Skateboards and see-saws: gripping art in Galway
John Gerrard, Howard Hodgkin and Richard Gilligan shine at Galway Arts Festival’s visual-arts strand, while Heneghan Peng’s giant wooden see-saw bench is a big hit
Rich Gilligan’s exhibition DIY
Heneghan Peng’s giant wooden see-saw bench
Nathaniel Mellors’s absurdist video installation series Ourhouse
John Gerrard’s exhibition Cuban School
A brooding presence at the centre of the Absolut Gallery on the Headford Road, John Gerrard’s Cuban Schools offers a melancholy vision of a system in decline. The schools are indeed Cuban, built in the 1960s and now visibly fraying at the edges, but as Gerrard presents them, they stand as symbols of various kinds of unravelling, not necessarily Cuba per se. They could be any piece of infrastructure, doomed to entropic decay once the energy is turned off.
Energy is often the crucial issue for Gerrard: its sources, extraction, uses and destructive misuse. While his work is ominous and often quite dark in mood, it is also usually strikingly beautiful. That’s true of the Cuban schools. The crumbling modernist constructions, copiously documented onsite – between four and five thousand high-definition photographs each – and meticulously recreated as “virtual sculptures” using real-time 3D software, have an austere, geometric beauty that recalls minimalist abstract sculpture and its successors.
There is no beginning or end to the works: they endlessly track their way around the perimeter of the desolate buildings. Time passes but there is no linear, narrative structure. The intermittent appearance of two caretakers is the only indication of human inhabitants. You can watch for a couple of minutes or for hours. Either way, you’re aware that you’re getting a glimpse into a parallel reality.
It’s a fine, thoughtful centerpiece to the cluster of exhibitions in the gallery, where an architectural theme prevails. This is most obvious in Shifting Ground, the touring show based around Ireland’s representation at last year’s Venice Architectural Biennale. That might sound a little dry, all blueprints and cardboard models – if you haven’t seen the show in Venice or Dublin, that is. It is getting a fantastic response in Galway.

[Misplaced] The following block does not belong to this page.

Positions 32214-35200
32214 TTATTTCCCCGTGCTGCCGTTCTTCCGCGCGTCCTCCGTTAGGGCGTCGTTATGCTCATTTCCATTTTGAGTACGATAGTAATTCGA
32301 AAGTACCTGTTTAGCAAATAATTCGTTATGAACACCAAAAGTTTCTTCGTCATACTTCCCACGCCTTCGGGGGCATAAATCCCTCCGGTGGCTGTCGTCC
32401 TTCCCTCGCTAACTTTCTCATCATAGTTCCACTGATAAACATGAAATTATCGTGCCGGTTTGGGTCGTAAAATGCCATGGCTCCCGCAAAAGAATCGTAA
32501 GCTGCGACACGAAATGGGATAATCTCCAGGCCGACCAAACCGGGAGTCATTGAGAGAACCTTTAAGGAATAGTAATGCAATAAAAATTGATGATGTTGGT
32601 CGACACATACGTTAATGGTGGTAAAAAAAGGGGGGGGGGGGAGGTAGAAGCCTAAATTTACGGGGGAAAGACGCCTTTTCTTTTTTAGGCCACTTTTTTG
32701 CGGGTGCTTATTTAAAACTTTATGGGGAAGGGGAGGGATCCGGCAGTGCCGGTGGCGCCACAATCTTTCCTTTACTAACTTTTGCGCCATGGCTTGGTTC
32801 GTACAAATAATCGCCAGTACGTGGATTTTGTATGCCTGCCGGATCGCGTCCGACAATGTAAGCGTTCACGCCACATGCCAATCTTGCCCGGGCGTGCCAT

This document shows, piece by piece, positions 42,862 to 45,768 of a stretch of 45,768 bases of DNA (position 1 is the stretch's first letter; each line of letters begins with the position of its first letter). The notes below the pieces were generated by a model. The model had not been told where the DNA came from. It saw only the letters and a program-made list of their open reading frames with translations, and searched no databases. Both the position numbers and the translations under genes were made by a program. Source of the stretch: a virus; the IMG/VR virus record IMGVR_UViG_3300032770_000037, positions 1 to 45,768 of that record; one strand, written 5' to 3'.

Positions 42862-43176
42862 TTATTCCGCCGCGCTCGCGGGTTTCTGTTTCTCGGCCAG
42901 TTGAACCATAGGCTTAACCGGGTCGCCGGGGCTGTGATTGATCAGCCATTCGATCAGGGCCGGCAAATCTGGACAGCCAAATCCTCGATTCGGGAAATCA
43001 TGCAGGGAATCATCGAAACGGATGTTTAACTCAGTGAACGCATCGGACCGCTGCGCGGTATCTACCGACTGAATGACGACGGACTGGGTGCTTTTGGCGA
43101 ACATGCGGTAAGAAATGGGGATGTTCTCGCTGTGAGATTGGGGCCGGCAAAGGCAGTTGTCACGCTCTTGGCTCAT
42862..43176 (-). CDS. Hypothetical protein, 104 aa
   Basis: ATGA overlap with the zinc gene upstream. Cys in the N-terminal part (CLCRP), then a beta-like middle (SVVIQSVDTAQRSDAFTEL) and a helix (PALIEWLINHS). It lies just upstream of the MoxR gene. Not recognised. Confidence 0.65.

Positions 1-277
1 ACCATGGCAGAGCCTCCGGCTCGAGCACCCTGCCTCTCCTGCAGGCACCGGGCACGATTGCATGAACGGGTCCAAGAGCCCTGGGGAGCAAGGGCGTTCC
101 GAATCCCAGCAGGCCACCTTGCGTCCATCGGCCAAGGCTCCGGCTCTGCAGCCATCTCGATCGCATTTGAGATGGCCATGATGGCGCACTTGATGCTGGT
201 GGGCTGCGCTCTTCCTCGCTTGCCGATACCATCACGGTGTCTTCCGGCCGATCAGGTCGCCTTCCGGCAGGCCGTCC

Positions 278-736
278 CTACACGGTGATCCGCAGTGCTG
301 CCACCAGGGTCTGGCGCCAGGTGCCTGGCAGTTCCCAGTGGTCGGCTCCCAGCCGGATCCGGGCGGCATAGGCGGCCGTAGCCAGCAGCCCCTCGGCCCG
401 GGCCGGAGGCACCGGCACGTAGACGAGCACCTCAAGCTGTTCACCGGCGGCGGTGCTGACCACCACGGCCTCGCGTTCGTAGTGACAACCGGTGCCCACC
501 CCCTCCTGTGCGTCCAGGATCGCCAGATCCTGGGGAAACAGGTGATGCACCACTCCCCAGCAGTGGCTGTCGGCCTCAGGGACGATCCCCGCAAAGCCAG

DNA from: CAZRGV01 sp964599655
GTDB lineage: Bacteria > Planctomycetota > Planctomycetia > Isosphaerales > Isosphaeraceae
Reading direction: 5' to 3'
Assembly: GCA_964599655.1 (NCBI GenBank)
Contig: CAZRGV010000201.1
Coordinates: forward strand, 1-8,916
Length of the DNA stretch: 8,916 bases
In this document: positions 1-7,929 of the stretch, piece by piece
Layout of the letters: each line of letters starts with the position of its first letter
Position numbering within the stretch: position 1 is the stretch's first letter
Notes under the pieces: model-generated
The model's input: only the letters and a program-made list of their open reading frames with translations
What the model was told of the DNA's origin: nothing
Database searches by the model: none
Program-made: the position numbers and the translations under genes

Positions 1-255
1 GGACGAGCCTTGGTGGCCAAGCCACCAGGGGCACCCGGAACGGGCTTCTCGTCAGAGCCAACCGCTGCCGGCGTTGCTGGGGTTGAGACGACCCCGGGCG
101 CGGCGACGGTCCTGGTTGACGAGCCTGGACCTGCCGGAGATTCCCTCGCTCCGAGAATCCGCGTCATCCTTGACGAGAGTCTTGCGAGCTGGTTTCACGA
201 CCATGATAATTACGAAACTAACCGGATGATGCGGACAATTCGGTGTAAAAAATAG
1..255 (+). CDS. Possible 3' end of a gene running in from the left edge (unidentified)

‘Please sit on the exhibit’
Most obviously, people warm to Heneghan Peng’s giant wooden see-saw bench, which was the Irish Pavilion in Venice. It’s unusual to be invited to “Please sit on the exhibit”, but visitors don’t have to be asked twice and clearly love the idea.
Another big hit is Grafton Architects’ juxtaposition of large-scale photographs of the monastic settlement on Skellig Michael off the Kerry coast and the mountainous 15th-century Inca site of Machu Picchu in Peru, an inspired combination.
Both are iconic. What’s surprising is the close correspondence between the two. Grafton Architects was invited to exhibit at the biennale by its director, David Chipperfield, and, having won a competition to design a new university campus in Lima, it opted to celebrate the work of architect Paulo Mendes da Rocha (and they picked up an award).
Chipperfield also invited the participation of O’Donnell Toomey, whose main structure is not replicated, but its generous and inspiring display of the “architects, artists, writers, poets and performers” who sustain the practice is.
If you don’t read the label first, it may take you a while to figure out what photographer Richard Gilligan’s urban landscapes and portraits in DIY are about (they are published in book form by 1980 Éditions, a volume already out of print). Gilligan has skateboarded since his teens, and over a period of several years he has visited the unofficial skateboard arenas constructed by groups of enthusiasts throughout Europe and the US.
The practitioners of the phenomenon – also called DIY – form a distinct movement within skateboarding. A level of secrecy is necessary because they co-opt marginal, abandoned or neglected spaces and reinvent them, creating sculptural interventions as arenas.
Typically coverage of skateboarding concentrates on thrills and spills and the vagaries of youth culture. Gilligan does something much more profound, creating a series of classically contemporary urban landscapes that celebrate co-operative action in the making of social spaces. What might be thought of as marginal to or outside social norms, he suggests, actually encapsulates the essence of communal spirit and provides a blueprint for social action.